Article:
Although the circumstances are very different here (the BBC’s survey is a very legitimate critique of pricing policy in football, rather than a club attacking fans because it doesn’t like its authority being questioned) it’s a smart way of dealing with the issue. It isn’t an attack on what the BBC have done; it’s using the BBC’s data to get a different result…
4. Slow to chide….
However the BBC’s focus on single match tickets is misleading as the vast majority – two thirds – of Barclays Premier League match-attending fans are season ticket holders.
You can see here that even when they do criticise – as they must at some point – they do it gently. They clearly can’t be seen to be agreeing with one of the main findings (that the cost of a walk-up ticket is now £30.65 even though inflation has been no higher than 1.3% since last October and is now negative), but they can’t lay into what is legitimate research.
5. Shift the narrative in a flurry of statistics
Average adult ticket prices
The average price paid by adult season ticket holders, two thirds of fans attending matches in the 2015/16 Barclays Premier League, works out as £32.50 a match.
Our research shows that the average price paid by them is £32.50 for adults and £10 for juniors. Outside London the average drops to £29 and £9 respectively.
This helps to explain why an increasingly diverse cross-section of the population are going to Barclays Premier League matches, with 40% of match-attending fans aged 18-34 and a year-on-year increase in the number of junior season tickets sold.
The raft of away supporter offers has seen travelling attendance go up by 6%.
This helps to set the record straight, and to change a major part of the narrative – the story, as The Premier League would have it. Why? Because they’ve managed to establish a new ‘fact’: that their average is cheaper – at £29. Why? Because even though the average season ticket price overall at £32.50 for an adult is actually more than the average walk-up price for an adult ticket they’ve kind of made that figure look less important by accounting for what you might call ‘London inflation’ – the capital’s tendency to overprice. Therefore the average season ticket price outside of London is actually cheaper than the walk-up price. Sort of.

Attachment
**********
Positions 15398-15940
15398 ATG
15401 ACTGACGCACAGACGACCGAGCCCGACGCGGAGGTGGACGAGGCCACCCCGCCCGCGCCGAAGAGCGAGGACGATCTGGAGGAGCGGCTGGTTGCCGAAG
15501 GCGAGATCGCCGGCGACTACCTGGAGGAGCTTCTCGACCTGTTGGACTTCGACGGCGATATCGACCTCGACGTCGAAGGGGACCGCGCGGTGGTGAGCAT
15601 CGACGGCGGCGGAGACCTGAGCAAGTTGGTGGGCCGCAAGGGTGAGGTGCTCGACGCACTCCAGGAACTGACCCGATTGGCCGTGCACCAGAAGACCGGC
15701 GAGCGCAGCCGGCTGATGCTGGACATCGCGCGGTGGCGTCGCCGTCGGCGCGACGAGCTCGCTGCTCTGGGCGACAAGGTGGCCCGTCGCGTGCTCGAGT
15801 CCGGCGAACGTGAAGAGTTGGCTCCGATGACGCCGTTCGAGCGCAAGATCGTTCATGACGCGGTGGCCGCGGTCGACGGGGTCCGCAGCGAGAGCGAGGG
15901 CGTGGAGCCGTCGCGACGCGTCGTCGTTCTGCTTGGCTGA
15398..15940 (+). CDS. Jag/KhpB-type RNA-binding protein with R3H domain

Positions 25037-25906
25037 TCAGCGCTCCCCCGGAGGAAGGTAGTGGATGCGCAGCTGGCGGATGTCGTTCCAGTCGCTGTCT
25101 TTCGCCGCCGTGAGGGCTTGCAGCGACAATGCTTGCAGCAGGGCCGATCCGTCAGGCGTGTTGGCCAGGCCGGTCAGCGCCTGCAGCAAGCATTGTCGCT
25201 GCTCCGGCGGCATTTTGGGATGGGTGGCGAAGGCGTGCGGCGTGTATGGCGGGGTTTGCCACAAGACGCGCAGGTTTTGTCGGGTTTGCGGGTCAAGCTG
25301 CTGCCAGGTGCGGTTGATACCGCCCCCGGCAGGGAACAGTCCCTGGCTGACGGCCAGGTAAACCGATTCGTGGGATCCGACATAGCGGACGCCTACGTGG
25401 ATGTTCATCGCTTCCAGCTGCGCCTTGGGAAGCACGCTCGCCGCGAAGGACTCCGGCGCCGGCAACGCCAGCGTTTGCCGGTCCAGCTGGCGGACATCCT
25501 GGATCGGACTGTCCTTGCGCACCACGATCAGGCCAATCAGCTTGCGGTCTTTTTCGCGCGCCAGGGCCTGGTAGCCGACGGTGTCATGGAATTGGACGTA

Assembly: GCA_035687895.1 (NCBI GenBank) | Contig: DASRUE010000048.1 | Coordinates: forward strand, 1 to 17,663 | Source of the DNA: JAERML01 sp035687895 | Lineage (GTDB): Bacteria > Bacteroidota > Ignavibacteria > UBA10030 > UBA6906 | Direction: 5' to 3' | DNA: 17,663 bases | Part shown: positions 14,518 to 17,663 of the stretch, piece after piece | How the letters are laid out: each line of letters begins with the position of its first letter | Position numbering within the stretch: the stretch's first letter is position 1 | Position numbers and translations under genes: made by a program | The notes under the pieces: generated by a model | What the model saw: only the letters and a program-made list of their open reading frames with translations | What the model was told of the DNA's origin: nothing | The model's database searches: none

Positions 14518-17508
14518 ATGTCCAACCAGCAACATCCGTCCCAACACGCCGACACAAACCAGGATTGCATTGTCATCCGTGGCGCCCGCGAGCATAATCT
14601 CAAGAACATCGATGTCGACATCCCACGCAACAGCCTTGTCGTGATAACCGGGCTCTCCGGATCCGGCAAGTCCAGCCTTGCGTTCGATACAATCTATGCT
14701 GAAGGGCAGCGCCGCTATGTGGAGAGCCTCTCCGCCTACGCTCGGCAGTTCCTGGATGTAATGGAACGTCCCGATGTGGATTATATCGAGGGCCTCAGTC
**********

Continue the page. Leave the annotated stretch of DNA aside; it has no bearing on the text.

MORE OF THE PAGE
6. We have experts too, you know
Premier League clubs carefully consider the range and accessibility of their ticket pricing as recently explained by the likes of Ivan Gazidis, Robert Elstone and Tony Scholes. Proof that clubs listen to their fans and try to meet their concerns while ensuring they are still competitive on the pitch.
For information about the Premier League’s comprehensive study of ticket pricing, please click here >>
They’ve finished it off with an offer: how about you speak to our experts instead, seeing as they actually run clubs and do this stuff? Even though the BBC’s survey was properly independently gathered data, and even proved that prices had even fallen in some areas, The Premier League are still determined to make you forget one of those major headlines: that walk-up tickets are rising year-after-year, despite seven years of recession and subsequent low inflation and wage rises.
Interesting stuff. Next time, The Football League’s statement.